Calen Ryan - A Winter Term in Australia


Calen Ryan exploring a billabong by boat, complete with a basking croc in the background!

by Maureen Paisley
posted 30 September 2009

For Faculty of Science student, Calen Ryan, spending the 2009 Winter term taking courses in Wollongong, N.S.W., Australia was just the change he needed while working on his B.Sc. (Hons.) degree in Biological Sciences.  Calen explains, "Working towards an undergraduate degree can feel like an eternity. So I started looking into an exchange program to break up the routine of education, satisfy my wanderlust, and give me respite from one of our brutal winters!"

Calen heard about the World W.I.S.E. Resource Centre at the University of Manitoba though a friend, and decided to look into an exchange.  He discovered that he could spend a winter term in Australia, and still take courses towards his degree.  "I basically paid my tuition at the University of Manitoba, but attended university in Australia. You get the benefits of international study, but with the same fees as studying here at U of M."

His search for a host university, however, was somewhat unorthodox.  He wanted several things:  a high quality institution with a good reputation, in a smaller city, next to mountains and a beach! He was able to find it all at the University of Wollongong, and its proximity to Sydney didn't hurt either.

The staff at the World W.I.S.E Resource Centre helped Calen with information and details; they also have all kinds of resource information for students online.  Noticing his excellent academic record, they encouraged Calen to apply for a highly competitive scholarship that landed him $5,000 AUS - a very nice perk for those long hours studying.

While studying abroad, Calen found that the perspectives and emphasis differed both in the research being and in the course subject matter.  He explains, "For example, in Australia global warming and issues surrounding invasive species are given a lot more attention.  As a developing Biologist, it was really interesting to learn about their perspectives and benefit from their specialized knowledge in certain areas."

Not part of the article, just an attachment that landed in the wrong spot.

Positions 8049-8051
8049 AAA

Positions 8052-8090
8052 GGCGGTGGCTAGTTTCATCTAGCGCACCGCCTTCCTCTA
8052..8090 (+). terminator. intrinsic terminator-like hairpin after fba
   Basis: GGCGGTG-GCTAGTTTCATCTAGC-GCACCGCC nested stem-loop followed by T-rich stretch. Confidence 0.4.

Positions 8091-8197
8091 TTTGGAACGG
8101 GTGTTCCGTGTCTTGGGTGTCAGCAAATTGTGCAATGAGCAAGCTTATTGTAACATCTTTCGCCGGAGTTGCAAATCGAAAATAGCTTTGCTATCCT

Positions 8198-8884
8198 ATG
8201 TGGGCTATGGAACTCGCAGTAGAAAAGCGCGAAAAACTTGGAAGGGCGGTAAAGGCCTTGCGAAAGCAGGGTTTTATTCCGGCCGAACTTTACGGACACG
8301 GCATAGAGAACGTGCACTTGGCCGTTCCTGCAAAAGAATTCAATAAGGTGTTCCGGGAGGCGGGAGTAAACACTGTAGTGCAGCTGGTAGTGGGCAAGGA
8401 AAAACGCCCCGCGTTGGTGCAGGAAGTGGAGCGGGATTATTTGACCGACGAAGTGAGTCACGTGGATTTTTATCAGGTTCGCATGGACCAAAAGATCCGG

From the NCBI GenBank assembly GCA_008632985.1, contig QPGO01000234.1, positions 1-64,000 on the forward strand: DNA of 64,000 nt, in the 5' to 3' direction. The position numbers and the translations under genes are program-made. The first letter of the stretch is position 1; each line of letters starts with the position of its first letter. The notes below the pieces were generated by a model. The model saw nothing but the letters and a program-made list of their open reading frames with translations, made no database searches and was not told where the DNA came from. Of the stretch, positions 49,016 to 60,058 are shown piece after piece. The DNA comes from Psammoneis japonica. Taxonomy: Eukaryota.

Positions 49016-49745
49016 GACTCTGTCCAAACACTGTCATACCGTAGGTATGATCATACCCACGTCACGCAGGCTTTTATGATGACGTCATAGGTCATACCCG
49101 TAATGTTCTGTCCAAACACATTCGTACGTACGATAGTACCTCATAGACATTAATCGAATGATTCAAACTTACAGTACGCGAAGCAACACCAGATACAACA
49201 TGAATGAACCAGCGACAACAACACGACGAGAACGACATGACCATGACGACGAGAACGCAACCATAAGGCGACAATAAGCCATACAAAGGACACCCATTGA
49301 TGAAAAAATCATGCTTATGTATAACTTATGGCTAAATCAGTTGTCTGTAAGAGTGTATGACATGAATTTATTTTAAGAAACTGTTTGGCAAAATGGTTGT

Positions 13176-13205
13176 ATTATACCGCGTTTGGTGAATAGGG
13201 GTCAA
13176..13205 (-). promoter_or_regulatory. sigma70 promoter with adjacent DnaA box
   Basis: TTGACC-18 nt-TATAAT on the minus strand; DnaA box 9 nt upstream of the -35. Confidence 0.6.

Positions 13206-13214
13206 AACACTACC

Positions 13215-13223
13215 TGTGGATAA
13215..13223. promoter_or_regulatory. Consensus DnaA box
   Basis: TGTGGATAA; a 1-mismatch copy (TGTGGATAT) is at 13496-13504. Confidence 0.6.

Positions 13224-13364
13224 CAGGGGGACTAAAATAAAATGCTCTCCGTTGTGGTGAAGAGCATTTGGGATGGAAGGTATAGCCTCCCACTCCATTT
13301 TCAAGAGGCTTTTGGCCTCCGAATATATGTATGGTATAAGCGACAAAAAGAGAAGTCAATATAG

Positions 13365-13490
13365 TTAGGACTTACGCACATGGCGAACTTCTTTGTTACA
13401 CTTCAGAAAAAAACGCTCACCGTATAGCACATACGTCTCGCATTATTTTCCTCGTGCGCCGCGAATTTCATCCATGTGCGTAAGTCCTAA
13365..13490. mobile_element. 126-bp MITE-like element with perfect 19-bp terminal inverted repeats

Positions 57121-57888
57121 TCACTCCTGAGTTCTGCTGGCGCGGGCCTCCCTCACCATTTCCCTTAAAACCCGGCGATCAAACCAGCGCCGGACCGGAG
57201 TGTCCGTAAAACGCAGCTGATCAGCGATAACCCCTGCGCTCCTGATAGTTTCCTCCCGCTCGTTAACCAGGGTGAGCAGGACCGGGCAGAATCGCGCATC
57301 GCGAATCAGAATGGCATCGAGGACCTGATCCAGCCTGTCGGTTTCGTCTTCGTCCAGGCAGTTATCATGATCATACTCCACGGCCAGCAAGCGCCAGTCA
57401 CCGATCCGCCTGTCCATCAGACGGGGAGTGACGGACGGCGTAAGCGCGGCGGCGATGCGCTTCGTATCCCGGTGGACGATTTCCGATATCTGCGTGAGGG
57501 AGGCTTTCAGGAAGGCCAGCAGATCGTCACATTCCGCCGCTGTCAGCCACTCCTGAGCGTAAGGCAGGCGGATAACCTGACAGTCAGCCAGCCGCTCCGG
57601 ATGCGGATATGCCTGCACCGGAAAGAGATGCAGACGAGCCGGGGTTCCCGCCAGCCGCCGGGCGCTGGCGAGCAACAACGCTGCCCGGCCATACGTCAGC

Calen gained an appreciation for the subtle influence society and culture has on science and research, and how the importance given certain issues in science is not absolute. Scientists in different parts of the world approach topics from different perspectives and have developed expertise in different areas - and that gave him a broader understanding of his field.

He also found he was well-prepared for their education system. He discovered that his education at the U of M had given him a strong theoretical and practical foundation in his field.  He had developed skills in problem solving, critical thinking, and scientific communication which meant he was well-equipped to handle the major assignments and long formal reports he encountered there. Calen was also able to see how some of the U of M program requirements gave him an advantage over students without the same background. 

While abroad, he noticed that the Australian institution didn't have the same course and program options available to students at the U of M, and that they didn't have the same opportunities to be involved with research. "You have a lot of options in the Biological Sciences to pursue your passions and to get involved in research," Calen said. "That may not always be the case at other institutions."

Being enrolled in an Honours program is also important if you want to work in your field of study, enter a graduate program or consider a career overseas.  "They place a lot of emphasis on Honors programs down under, so it's a wise choice if you want to keep your options open," Calen reflects.

He also felt more confident about his degree from the U of M.  "You hear about people going to expensive ivy-league schools, and you wonder how your education measures up."  After spending a term at another university, Calen believes that "we get an amazing experience at the U of M.  We have some awesome Profs, and all the tools we need to succeed are here. It is up to us to take advantage of that."

Calen plans to continue with his ongoing commitment to his studies and to research, in order to get the grades and experience that he needs to be competitive for postgraduate funding. His goal is to make a career out of studying life, and to share that passion with others.

He says that he often has to explain to people, even other students, that being a biologist really is a job - a very cool job where you can travel, meet amazing people and never stop learning new things. He implores new students to work hard, keep an open mind and pursue what they are passionate about. The perfect way to do all three is to participate in an exchange with a foreign university.

Calen's advice for anyone looking at studying overseas: "Start your preparations early!"